The government has pledged to spend £400m to remove potentially dangerous cladding from more than 150 high-rise tower blocks across the UK.
As the first anniversary of the Grenfell Tower disaster approaches, Theresa May told MPs that councils and housing associations would be given the cash from Whitehall coffers to carry out the work.
But government funds for privately owned blocks was ruled out.
She added that it would be wrong if the cost of removing the cladding meant housing providers had less money for maintenance.
Mrs May told the House of Commons: “Councils and housing associations must remove dangerous cladding quickly, but paying for these works must not undermine their ability to do important maintenance and repair work.
“I’ve worked closely with my right honourable friends, the Chancellor and the Housing Secretary, and I can today confirm that the government will fully fund the removal and replacement of dangerous cladding by councils and housing associations, estimated at £400m.”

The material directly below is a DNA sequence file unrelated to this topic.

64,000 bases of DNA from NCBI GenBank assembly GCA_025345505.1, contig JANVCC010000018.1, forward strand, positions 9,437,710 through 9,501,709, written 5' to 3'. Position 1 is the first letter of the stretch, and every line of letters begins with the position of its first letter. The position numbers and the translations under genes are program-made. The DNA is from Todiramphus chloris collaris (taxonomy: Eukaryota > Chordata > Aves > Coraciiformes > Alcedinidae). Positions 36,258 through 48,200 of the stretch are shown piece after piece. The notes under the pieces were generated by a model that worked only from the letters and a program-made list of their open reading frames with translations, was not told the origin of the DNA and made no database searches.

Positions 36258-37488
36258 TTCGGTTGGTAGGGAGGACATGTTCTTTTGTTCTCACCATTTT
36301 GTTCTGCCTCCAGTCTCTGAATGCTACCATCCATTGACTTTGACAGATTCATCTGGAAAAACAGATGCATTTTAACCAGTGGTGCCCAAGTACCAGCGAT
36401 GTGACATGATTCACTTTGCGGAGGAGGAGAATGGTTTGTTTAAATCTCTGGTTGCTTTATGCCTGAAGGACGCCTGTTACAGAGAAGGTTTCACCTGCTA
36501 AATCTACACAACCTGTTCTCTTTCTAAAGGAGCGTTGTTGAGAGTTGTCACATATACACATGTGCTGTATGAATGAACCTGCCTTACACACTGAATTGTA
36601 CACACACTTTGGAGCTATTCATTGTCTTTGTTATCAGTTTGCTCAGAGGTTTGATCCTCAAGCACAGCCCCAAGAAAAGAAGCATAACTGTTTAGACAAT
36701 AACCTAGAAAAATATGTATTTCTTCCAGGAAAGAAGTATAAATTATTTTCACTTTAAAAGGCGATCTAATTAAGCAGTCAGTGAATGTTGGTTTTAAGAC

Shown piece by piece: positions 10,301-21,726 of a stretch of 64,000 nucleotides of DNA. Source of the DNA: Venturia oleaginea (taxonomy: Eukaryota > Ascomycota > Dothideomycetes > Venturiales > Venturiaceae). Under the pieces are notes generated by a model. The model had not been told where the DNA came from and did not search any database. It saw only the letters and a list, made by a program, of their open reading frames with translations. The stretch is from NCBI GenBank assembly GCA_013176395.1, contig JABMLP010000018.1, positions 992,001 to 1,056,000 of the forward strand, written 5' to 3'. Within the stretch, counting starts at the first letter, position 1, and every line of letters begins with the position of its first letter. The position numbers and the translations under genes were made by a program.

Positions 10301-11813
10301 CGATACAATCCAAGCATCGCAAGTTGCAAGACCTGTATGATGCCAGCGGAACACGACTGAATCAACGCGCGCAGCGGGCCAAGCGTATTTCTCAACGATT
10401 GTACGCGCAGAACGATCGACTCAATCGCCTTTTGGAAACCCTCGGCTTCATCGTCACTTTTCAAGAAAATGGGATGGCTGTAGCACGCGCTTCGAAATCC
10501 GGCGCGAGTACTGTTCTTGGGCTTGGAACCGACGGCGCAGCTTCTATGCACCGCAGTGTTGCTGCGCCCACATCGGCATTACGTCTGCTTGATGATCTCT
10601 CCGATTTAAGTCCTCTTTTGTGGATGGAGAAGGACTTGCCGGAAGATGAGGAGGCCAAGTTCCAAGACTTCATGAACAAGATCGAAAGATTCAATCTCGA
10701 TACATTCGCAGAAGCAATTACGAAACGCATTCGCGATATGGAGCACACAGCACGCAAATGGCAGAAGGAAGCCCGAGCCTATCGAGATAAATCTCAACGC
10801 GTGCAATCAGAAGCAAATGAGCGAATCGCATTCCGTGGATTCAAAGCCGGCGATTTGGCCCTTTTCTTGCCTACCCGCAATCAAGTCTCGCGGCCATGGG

A spokesman for the Prime Minister confirmed that unsafe cladding needed to removed and replaced on 158 high-rise blocks in the social sector in England, and that it had begun on 104 of these.
They added that there would be no funding for privately owned blocks and No 10 thought the cost should be met by the landlords.
The spokesman said: “This is money for social housing. We expect private building owners to take responsibility for removing and replacing and to not pass the cost on to leaseholders.”